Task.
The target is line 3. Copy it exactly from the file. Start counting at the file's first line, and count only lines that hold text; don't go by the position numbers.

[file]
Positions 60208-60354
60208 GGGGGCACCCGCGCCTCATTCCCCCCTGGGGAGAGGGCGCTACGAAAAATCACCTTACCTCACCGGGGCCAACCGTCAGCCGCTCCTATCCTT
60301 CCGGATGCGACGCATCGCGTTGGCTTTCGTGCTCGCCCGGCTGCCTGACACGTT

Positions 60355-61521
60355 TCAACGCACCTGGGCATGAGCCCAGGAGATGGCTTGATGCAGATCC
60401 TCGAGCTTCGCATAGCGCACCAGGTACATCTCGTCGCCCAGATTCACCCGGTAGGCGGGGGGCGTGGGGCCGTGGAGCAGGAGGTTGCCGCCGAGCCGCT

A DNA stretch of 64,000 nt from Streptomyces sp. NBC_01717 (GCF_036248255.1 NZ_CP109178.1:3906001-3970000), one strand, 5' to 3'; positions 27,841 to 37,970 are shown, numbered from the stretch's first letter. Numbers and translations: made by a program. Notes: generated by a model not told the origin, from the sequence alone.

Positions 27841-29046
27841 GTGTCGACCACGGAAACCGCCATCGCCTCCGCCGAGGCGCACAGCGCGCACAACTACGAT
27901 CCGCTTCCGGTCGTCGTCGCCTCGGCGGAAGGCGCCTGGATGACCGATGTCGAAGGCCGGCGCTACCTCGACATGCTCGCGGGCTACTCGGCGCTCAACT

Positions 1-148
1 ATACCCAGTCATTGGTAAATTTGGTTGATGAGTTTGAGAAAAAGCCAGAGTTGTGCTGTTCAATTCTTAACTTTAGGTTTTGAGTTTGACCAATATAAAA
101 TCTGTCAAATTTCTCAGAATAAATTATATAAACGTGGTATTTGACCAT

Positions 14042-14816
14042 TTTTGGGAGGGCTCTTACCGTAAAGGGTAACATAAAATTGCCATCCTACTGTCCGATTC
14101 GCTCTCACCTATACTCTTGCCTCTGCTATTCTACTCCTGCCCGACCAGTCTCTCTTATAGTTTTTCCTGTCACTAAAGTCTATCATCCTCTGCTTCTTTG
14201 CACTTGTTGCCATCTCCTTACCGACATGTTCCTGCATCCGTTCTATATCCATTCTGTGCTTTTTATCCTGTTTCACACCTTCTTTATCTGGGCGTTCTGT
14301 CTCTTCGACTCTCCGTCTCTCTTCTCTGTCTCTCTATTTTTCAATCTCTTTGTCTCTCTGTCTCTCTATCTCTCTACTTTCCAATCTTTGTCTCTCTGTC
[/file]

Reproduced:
60301 CCGGATGCGACGCATCGCGTTGGCTTTCGTGCTCGCCCGGCTGCCTGACACGTT